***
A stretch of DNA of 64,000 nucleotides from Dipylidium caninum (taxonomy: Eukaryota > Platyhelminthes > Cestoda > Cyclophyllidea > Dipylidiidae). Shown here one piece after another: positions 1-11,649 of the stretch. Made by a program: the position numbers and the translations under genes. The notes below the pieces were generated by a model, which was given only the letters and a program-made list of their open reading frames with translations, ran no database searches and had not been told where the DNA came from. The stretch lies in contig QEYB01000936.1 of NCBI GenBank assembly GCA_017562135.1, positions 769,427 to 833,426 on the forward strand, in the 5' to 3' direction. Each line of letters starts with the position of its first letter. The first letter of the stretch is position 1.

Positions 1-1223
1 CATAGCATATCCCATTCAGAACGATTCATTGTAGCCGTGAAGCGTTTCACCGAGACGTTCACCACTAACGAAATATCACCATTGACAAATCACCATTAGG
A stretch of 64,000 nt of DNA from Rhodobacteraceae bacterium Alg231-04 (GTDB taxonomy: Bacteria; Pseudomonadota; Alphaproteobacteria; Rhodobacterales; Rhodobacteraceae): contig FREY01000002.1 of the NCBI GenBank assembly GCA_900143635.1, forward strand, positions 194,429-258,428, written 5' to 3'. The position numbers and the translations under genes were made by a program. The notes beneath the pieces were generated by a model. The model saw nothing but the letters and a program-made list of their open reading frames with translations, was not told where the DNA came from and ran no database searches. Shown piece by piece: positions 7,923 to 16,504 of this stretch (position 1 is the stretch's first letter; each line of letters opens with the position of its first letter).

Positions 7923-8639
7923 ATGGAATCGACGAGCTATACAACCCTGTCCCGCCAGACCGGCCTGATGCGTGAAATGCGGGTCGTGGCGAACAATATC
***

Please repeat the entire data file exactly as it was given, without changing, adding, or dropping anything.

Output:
A stretch of DNA of 64,000 nucleotides from Dipylidium caninum (taxonomy: Eukaryota > Platyhelminthes > Cestoda > Cyclophyllidea > Dipylidiidae). Shown here one piece after another: positions 1-11,649 of the stretch. Made by a program: the position numbers and the translations under genes. The notes below the pieces were generated by a model, which was given only the letters and a program-made list of their open reading frames with translations, ran no database searches and had not been told where the DNA came from. The stretch lies in contig QEYB01000936.1 of NCBI GenBank assembly GCA_017562135.1, positions 769,427 to 833,426 on the forward strand, in the 5' to 3' direction. Each line of letters starts with the position of its first letter. The first letter of the stretch is position 1.

Positions 1-1223
1 CATAGCATATCCCATTCAGAACGATTCATTGTAGCCGTGAAGCGTTTCACCGAGACGTTCACCACTAACGAAATATCACCATTGACAAATCACCATTAGG
A stretch of 64,000 nt of DNA from Rhodobacteraceae bacterium Alg231-04 (GTDB taxonomy: Bacteria; Pseudomonadota; Alphaproteobacteria; Rhodobacterales; Rhodobacteraceae): contig FREY01000002.1 of the NCBI GenBank assembly GCA_900143635.1, forward strand, positions 194,429-258,428, written 5' to 3'. The position numbers and the translations under genes were made by a program. The notes beneath the pieces were generated by a model. The model saw nothing but the letters and a program-made list of their open reading frames with translations, was not told where the DNA came from and ran no database searches. Shown piece by piece: positions 7,923 to 16,504 of this stretch (position 1 is the stretch's first letter; each line of letters opens with the position of its first letter).

Positions 7923-8639
7923 ATGGAATCGACGAGCTATACAACCCTGTCCCGCCAGACCGGCCTGATGCGTGAAATGCGGGTCGTGGCGAACAATATC